Cortex of the Brain as a Mosaic of Tiny on/off Elements

“Like his master I. P. Pavlov before him, he imagines the cortex of the brain as a mosaic of tiny on/off elements. Some are always in bright excitation, others darkly inhibited. The contours, bright and dark, keep changing. But each point is allowed only the two states: waking or sleep. One or zero.”
― Thomas Pynchon, Gravity’s Rainbow

Irving Arts Center, Irving, Texas

Mosaic, Irving Arts Center, Irving, Texas

Mosaic, Irving Arts Center, Irving, Texas

In college, I took Art History – mostly in a hopeless, vain attempt to meet women. I really fell into it, though. I think I learned more useful knowledge in that course than in any other. The problem is, I came to the class, in a dark, quiet dungeon under a Fake Romanesque stone building – the darkness only pierced by the beam of the slide projector, the silence only broken by the instructor’s drone – after four hours of advanced organic chemistry laboratory. Sometimes I would forget to remove my goggles and would frighten the other students.

The difficulty was making that left-right brain switch during a quick hike across campus. I remember looking at some Byzantine Mosaics from Ravenna and trying to understand and appreciate the art… but all I could think was, “I wonder what dyes they used to get that blue?”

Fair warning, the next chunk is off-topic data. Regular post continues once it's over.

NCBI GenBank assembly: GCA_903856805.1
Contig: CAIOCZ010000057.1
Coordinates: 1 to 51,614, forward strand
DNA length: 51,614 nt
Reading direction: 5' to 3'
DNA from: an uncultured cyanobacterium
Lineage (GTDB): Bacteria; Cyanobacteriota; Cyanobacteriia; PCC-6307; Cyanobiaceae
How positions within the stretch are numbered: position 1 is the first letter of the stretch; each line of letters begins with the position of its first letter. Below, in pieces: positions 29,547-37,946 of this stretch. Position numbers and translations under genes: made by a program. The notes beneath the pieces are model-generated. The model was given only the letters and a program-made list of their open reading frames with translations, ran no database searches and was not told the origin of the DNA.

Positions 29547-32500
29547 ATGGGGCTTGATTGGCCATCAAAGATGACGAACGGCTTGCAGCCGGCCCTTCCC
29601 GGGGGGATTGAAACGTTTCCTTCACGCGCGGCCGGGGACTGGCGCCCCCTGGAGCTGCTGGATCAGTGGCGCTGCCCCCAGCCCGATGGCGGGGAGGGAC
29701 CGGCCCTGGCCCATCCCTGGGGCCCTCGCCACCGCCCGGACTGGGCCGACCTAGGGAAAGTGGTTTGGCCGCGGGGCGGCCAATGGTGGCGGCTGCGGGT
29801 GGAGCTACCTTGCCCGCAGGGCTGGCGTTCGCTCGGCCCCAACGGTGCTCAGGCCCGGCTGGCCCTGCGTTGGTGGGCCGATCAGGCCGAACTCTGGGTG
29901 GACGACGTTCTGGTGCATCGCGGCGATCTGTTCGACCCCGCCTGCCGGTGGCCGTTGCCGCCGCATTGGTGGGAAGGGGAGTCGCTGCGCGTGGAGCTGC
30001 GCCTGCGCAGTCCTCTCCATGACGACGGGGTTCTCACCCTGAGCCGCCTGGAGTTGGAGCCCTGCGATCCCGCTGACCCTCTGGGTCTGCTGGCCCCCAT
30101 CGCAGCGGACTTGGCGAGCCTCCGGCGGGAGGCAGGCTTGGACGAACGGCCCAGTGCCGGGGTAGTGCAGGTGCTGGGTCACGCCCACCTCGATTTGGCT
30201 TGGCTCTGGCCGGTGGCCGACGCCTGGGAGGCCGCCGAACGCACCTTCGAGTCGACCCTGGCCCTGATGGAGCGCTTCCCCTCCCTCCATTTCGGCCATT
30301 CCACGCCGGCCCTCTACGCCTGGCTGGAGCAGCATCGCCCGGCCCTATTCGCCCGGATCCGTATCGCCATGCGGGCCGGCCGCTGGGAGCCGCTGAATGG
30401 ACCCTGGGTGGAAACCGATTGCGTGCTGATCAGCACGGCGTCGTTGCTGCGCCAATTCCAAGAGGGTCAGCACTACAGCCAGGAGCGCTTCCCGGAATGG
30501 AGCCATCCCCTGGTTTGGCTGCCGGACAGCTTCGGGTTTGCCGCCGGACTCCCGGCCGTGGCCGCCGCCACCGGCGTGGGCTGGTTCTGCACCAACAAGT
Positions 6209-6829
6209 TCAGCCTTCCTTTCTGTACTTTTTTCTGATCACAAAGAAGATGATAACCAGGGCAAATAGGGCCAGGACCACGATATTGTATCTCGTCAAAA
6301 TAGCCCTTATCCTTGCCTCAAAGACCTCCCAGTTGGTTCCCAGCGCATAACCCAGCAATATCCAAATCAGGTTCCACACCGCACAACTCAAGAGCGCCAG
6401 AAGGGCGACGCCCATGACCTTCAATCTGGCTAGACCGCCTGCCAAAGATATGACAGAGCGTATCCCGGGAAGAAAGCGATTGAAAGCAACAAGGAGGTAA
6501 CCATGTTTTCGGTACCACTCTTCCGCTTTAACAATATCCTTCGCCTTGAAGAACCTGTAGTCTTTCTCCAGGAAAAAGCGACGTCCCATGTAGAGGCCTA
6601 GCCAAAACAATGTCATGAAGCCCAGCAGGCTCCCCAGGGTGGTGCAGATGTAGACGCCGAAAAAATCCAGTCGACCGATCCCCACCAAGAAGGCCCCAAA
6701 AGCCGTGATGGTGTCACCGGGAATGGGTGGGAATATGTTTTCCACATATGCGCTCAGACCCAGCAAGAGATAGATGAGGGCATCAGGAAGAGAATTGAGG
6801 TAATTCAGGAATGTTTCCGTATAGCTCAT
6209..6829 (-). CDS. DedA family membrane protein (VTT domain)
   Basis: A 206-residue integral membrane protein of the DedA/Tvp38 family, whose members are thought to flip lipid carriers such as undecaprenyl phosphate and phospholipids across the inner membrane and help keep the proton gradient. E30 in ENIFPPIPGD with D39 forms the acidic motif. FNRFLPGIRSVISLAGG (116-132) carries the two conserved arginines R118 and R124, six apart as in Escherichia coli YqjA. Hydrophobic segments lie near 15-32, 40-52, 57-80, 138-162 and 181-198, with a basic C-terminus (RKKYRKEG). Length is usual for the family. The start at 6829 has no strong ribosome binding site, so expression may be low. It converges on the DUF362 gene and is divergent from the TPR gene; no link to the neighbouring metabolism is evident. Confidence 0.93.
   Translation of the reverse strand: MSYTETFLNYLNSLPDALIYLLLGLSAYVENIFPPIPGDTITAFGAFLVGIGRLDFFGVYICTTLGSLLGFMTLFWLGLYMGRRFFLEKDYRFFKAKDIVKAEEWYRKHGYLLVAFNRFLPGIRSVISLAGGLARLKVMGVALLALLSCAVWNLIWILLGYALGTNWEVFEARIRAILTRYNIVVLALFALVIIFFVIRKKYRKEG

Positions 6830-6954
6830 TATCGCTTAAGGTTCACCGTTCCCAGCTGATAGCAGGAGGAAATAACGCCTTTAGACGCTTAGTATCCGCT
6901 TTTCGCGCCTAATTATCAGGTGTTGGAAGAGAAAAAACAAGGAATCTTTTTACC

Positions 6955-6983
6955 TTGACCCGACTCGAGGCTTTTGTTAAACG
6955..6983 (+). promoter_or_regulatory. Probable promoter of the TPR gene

Mosaic, Irving Arts Center, Irving, Texas

Mosaic, Irving Arts Center, Irving, Texas

The mural at the Irving Arts Center pays tribute to some of the best-known icons of the city. You can see the TRE Train, The Las Colinas Mustangs, and the long-imploded Texas Stadium (now replaced with Jerry’s Death Star).

“She may know a little, may think of herself, face and body, as ‘pretty’…but he could never tell her all the rest, how many other living things, birds, nights smelling of grass and rain, sunlit moments of simple peace, also gather in what she is to him.”
― Thomas Pynchon, Gravity’s Rainbow

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